Potential Student Research Projects:
- What are the distributions and comparative roles of invertebrate and vertebrate detritivores in Las Cruces stream systems?
- What role do amphibians play in decomposition of coarse particulate organic matter in stream systems?
- How does stream invertebrate diversity respond to variation in litter species richness?
- What are the stocks, transportation rates, and retention rates of coarse particulate organic matter in Las Cruces streams?
- How do riparian tree species contribute to organic matter dynamics of streams?
Joint Doctoral Program in Ecology
San Diego State University/University of California Davis
Research Interests: Evolution of animal fear responses and antipredator behavior; using behavior to understand how animals will respond to novel, human-induced threats. Much of my work has focused on understanding antipredator defenses in small mammals that are preyed upon by snakes. I have spent the past 5 years studying how California ground squirrels manage their rattlesnake predators. In particular, I examined the function and ontogeny of ground squirrel tail flagging; a snake-directed signal that presumably deters snakes from striking and alters their hunting behavior. I answered several outstanding questions regarding animal communication theory and also contributed to our understanding of the foraging ecology of rattlesnakes, important predators in many North and South American ecosystems. I am intent on studying free-ranging animals, and I often use innovative techniques and new technologies (e.g., biorobotics and videography) to test difficult questions in the natural environment. My current research interests lie in determining whether evolved antipredator responses can inform us on how animals might respond to novel challenges such as the spread of invasive species and human-altered environments.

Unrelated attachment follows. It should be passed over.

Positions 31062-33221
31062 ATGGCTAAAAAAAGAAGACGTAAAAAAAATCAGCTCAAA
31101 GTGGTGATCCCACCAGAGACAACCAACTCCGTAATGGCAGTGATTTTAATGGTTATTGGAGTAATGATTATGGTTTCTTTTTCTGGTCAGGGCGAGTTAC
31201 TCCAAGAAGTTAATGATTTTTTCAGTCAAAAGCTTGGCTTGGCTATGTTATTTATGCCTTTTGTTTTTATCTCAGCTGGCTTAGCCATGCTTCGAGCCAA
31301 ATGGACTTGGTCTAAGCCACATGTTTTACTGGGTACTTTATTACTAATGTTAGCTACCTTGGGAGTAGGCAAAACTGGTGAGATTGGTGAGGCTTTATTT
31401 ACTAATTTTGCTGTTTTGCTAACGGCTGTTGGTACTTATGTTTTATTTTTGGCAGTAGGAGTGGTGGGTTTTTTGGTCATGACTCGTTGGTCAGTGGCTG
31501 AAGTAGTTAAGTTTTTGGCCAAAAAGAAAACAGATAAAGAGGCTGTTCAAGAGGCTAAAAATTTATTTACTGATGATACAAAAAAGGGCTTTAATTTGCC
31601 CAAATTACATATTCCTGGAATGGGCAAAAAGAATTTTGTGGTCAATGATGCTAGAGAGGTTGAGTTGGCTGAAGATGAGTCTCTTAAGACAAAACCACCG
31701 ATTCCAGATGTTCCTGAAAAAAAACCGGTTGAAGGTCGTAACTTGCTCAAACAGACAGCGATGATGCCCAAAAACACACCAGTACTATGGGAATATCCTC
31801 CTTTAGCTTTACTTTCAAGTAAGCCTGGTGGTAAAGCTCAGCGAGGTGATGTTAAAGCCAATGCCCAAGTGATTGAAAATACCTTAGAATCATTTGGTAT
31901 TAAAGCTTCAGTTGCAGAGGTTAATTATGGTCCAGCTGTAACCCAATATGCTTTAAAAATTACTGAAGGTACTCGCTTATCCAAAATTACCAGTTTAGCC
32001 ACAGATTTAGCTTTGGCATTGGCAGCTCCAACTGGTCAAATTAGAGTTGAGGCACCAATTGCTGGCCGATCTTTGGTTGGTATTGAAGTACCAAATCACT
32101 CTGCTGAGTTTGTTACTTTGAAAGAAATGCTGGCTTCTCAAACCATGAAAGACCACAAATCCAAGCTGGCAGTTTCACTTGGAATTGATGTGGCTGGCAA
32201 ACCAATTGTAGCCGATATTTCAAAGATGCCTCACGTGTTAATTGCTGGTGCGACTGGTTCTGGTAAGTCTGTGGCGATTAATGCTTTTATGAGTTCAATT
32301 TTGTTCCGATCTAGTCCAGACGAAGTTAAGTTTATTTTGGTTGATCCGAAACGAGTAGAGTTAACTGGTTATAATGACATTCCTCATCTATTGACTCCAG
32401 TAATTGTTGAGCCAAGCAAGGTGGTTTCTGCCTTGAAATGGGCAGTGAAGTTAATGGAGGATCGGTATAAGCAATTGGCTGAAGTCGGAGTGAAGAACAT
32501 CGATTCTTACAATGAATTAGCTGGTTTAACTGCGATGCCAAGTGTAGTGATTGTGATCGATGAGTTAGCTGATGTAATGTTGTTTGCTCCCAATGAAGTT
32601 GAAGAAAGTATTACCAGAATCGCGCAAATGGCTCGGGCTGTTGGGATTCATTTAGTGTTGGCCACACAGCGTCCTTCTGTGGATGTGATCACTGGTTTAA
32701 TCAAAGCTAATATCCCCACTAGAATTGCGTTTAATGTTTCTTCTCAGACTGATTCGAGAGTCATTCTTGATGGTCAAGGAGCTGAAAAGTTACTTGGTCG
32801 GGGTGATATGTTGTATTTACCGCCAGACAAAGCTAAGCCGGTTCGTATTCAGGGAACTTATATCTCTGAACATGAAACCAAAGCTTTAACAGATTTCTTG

Potential Student Research Projects:
Students would work on answering the following questions using reptiles, amphibians, and/or small mammals as model organisms:
- Are there synergistic effects of ecotourism (i.e., human disturbance) and habitat fragmentation on animal risk assessment?
- Can we empirically determine whether tolerance to humans promotes increased vulnerability to real predators?
- Does human presence reduce vigilance by distracting prey and diverting their attention?
- Do animal populations that occur in human-dominated habitats have lower variances in traits than populations in more natural habitats? In other words, does ecotourism similarly lead to the biotic homogenization that occurs with urbanization?
Lindsey Swierk, PhD
Gaylord Donnelley Postdoctoral Fellow
School of Forestry & Environmental Studies
Research Interests: Behavioral ecology: mate choice, mating competition, and social influences on reproductive strategies.